written by Guillaume de Lorris circa 1230, describe the attempts of a courtier to woo his beloved.
Around 1275, Jean de Meun composed an additional 17,724 lines. Jean's discussion of love is
considered more philosophical and encyclopedic, but also more misogynistic and bawdy.
It is one of the most widely read works in France for three centuries, it survives in
hundreds of illuminated manuscripts. Anthony Roe's
Romance of the Rose (1997)
surveys the history of the rose in literature, mythology, and philosophy
a dozen red roses for Valentine
Saint Valentine (in Latin, Valentinus)
was a Christian martyr. Around 270 A.D. in Rome, Emperor Claudius II outlawed marriage, fearing that married men
would make inferior soldiers. Valentine, Bishop of Interamna, invited couples to come see him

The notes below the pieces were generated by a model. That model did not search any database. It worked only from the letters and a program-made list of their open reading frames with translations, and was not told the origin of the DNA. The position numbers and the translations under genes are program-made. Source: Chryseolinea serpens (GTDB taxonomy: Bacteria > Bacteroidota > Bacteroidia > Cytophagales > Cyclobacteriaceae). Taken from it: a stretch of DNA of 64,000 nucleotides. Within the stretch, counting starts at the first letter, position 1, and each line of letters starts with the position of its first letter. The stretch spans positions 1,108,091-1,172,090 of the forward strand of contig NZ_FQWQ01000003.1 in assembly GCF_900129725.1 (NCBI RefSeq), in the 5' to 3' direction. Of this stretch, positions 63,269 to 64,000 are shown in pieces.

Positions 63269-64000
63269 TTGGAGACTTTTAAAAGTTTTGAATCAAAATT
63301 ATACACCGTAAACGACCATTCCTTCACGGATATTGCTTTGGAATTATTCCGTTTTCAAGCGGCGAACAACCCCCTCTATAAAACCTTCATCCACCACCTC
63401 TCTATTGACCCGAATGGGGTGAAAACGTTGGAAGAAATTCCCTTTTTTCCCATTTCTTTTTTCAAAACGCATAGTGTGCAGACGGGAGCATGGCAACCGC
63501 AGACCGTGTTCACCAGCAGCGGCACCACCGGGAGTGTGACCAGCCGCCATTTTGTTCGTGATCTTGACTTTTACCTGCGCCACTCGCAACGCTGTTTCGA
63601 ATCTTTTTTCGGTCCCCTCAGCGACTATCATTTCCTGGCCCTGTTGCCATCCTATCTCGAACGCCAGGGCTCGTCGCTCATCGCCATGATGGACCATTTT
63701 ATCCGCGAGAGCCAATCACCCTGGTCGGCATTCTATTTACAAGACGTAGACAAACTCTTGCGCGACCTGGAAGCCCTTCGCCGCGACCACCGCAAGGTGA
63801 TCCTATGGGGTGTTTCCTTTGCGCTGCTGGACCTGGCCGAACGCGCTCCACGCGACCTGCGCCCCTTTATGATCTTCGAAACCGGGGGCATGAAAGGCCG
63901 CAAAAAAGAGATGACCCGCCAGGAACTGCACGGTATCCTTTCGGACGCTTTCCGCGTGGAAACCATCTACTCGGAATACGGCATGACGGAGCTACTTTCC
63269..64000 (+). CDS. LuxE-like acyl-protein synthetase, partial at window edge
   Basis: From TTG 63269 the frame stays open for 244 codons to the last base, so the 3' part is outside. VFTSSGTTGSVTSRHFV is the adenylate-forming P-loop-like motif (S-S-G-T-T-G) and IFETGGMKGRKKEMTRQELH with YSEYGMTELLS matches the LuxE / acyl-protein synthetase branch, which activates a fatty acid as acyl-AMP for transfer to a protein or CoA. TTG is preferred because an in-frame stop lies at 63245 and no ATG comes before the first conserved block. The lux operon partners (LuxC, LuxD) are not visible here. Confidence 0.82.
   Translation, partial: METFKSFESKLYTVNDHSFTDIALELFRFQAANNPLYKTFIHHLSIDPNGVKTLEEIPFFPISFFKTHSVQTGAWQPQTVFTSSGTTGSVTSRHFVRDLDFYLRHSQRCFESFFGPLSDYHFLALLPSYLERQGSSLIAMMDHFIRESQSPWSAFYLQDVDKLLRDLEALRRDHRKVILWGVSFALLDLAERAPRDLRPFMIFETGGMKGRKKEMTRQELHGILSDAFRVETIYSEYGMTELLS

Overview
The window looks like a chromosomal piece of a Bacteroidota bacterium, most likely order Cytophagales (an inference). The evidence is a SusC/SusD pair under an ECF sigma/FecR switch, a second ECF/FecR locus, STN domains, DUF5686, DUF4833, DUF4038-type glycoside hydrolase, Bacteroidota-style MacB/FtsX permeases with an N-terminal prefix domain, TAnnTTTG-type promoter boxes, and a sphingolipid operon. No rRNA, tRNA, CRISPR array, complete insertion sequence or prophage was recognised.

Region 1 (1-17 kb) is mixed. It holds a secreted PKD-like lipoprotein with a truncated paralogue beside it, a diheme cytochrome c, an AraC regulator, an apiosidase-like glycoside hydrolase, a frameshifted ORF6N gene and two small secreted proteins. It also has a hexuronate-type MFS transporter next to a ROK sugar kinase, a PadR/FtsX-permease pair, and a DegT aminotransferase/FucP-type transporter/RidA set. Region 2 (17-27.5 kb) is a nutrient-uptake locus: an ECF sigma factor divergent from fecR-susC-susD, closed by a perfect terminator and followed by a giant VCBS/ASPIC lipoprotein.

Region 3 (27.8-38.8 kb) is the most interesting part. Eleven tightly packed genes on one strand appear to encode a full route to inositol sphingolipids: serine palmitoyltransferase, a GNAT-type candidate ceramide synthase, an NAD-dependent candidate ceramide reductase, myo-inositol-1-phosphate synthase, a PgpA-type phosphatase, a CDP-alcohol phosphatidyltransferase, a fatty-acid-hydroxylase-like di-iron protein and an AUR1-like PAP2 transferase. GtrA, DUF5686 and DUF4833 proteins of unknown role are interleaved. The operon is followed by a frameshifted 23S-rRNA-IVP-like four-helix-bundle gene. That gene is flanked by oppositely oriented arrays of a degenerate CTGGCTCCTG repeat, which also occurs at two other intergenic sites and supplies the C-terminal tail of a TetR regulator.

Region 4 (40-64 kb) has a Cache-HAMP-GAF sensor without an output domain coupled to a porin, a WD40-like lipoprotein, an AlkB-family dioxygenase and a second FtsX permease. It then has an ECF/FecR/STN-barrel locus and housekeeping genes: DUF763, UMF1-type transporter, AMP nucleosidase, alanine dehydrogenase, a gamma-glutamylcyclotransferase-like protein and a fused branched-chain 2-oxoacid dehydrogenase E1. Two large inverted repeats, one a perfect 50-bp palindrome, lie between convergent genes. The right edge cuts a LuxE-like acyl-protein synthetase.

and marry in secret. Claudius, obviously not a romantic deep down inside, promptly told Valentine
to renounce Christianity or face certain death. Valentine not only refused, but also tried to
convert the Emperor to Christianity. Claudius was furious that he had Valentine clubbed and
stoned, then beheaded on February 14, 270 A.D. Pope Gelasius declared February 14
St. Valentine's Day
around 498 A.D. The oldest known valentine was a poem written in 1415 by Charles, Duke of Orleans
to his wife while he was imprisoned in the Tower of London following his capture at
the Battle of Agincourt. In Great Britain, Valentine's Day began to be popularly
celebrated around the 17th century. According to Greeting Card Association,
an estimated one billion valentine cards are sent each year.
dozen roses for Valentine is a declaration of love. One dozen roses represents
perfection and completeness. Since there are 12 hours on the clock, 12 months in a year,
12 signs in the Zodiac, giving a dozen roses to your beloved is saying "I'm thinking of